A Wing of Her Own: ‘Women Take the Floor’ Opens at the MFA


“Women Take the Floor,” a new exhibition at the Museum of Fine Arts, Boston, surveys the past century of American art created by women, featuring contemporary artists alongside icons like Frida Kahlo and Georgia O’Keeffe through the lens of modern-day feminism. The museum has reinstalled the entire third floor of its Art of the Americas Wing in an effort to challenge the dominant — masculine — narrative of art history from 1920 to today.

At first glance, an undertaking of such scope seems far too big and broad to sequester in any one wing of a museum. Over the course of 100 years and some 200 works of art, it at first appears that once again, women artists were to be cloistered off, unified only by their gender. But “Women Take the Floor” is a delightfully different mode of women-only display: It manages to celebrate each artist’s individuality while at the same time forging rewarding connections between them. While the exhibit is certainly broad in scope, it also pays passionate attention to the ties that bind together women of radically different backgrounds, from disparate moments in history. The result is a curatorial feat well worth the visit.

On view through May 2021, the time is ripe for “Women Take the Floor.” 2020 marks both the MFA’s 150th birthday and the 100th anniversary of the ratification of the 19th amendment. This singular temporal junction alone dictates that the exhibit will do both cultural and political work, placing women artists at the center of the museum’s birth year celebration of the arts, as well as tracking their development from the year of suffrage until today.

Drawn primarily from the MFA’s collection, the art featured in the takeover ranges from painting and sculpture to textiles and video. The works are organized into several galleries, each one devoted to a particular medium or theme. “No Man’s Land” catalogues six women artists’ reimaginings of landscapes, highlighting how their works communicated with male-dominated movements such as surrealism. Georgia O’Keeffe’s 1936 painting “Deer’s Skull with Pedernal” combines a skeletal object and a vast landscape with a relish of the uncanny. Just a wall away, Doris Lindo Lewis’s erotic exploration of the female body as landscape in her 1934 “Mamscape” responds to the male surrealists’ penchant for incorporating the sexualized female form in their works.


There are also galleries that spotlight alternative media, like the fiber art collection “Beyond the Loom,” which co-opts a medium traditionally associated with women’s domestic work. Certainly not to be found in the home, these large-scale weavings are sculptural testaments to the pioneering women artists who, in the ’60s and ’70s, redefined textiles as modern art.

A highlight of the exhibit is the stunning “Women Publish Women” gallery devoted to three women whose innovative techniques in lithography and silkscreen lifted American printmaking out of the commercial realm and into the world of fine art. Without the aid of male artworks, the collection tells a unique story of a particular time and medium in American art. Of course, it is well worth noting the contributions that male printmakers made to the field during this time in order to get the full picture. Zeroing in on an oft-overlooked subset of printmakers, however, makes that picture suddenly much more vibrant: Sometimes the full story of an artistic movement can only be described after one remarkable thread of that plot is allowed to stand on its own.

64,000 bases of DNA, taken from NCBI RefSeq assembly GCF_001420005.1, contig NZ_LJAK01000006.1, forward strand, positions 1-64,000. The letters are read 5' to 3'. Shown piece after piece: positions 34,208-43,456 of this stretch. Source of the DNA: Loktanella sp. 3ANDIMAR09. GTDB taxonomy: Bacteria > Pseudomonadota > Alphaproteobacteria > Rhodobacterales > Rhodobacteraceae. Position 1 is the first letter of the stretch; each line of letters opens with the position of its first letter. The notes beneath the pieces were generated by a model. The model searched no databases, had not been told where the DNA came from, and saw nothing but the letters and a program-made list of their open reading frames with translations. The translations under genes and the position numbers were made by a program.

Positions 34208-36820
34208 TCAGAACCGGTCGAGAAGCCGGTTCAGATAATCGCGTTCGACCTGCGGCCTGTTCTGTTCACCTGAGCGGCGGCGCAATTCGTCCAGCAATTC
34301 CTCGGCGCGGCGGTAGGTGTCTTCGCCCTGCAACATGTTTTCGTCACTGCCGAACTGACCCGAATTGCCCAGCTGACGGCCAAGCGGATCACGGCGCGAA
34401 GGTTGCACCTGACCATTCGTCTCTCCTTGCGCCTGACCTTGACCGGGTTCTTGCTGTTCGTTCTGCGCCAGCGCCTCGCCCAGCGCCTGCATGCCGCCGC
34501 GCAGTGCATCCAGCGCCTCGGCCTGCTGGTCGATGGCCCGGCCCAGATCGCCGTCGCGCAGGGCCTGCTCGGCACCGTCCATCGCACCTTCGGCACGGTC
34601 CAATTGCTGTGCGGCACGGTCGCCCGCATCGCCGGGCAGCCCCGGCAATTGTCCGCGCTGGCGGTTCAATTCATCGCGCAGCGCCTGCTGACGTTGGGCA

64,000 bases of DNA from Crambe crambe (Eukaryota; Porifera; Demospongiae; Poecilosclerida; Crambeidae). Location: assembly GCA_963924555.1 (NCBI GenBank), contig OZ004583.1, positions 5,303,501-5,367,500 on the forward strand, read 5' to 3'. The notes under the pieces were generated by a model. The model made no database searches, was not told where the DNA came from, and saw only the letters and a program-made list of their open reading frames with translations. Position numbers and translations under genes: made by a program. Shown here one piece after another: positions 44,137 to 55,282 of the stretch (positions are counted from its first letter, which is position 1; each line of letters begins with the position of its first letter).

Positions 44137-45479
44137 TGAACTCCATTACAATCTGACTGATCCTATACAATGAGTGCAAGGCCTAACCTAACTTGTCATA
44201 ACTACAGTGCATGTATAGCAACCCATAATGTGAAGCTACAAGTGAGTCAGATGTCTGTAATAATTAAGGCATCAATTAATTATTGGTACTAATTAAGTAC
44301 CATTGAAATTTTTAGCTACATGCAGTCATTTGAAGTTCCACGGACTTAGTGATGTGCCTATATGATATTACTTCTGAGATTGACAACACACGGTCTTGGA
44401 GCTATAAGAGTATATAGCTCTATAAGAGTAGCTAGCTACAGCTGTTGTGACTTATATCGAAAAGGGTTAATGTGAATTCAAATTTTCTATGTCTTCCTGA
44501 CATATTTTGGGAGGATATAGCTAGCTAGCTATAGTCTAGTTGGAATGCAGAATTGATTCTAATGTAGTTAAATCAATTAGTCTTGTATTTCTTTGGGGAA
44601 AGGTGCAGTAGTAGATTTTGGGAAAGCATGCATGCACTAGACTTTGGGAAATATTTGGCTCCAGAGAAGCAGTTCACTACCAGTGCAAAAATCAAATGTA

This endeavor to let women-made art be by itself informs the entire takeover, and achieves a kind of apotheosis in the central gallery, “Women Depicting Women.” The space features images of women created by women, liberated from the male gaze. Each portrait is a product of the female gaze, and the varying perspectives interact to provide a rich intersectionality. Wendy Red Star’s 2016 photograph of her and her daughter wearing the traditional elk-tooth dress of the Apsáalooke (Crow) nation defies the sepia-toned representations of Native American women in historical photography. A few feet away hangs another portrait, from almost 100 years earlier: The first painting Frida Kahlo ever sold, “Dos mujeres (Salvadora y Herminia).” It depicts two working-class women with all the staid dignity usually afforded only to elite subjects of portraiture.

Seen together in a single gallery, Wendy Red Star’s and Frida Kahlo’s portraits are shown in new light. The respective artists have separate voices, to be sure, but it ought not be ignored that their confluence is arguably even more interesting. Putting one woman’s work in communication with the other’s does not mean that their individual lights shine any less brightly. Indeed, the academy grants male artists this privilege constantly, comparing their works in order to form a composite view of such nebulous terms as “artistic expression” or the art of depicting the so-called human experience. Terms like these are so saturated with maleness that it’s difficult to place women artists inside this frame which was not originally meant for them. It is dedicated projects like ”Women Take the Floor” that carve out the space for women artists to, at the very least, play, and, at the very best, tell stories of artistic development hitherto unknown. In a room of their own, there just might be space enough for their voices to echo.

— Staff writer Gabriella M. Lombardo can be reached at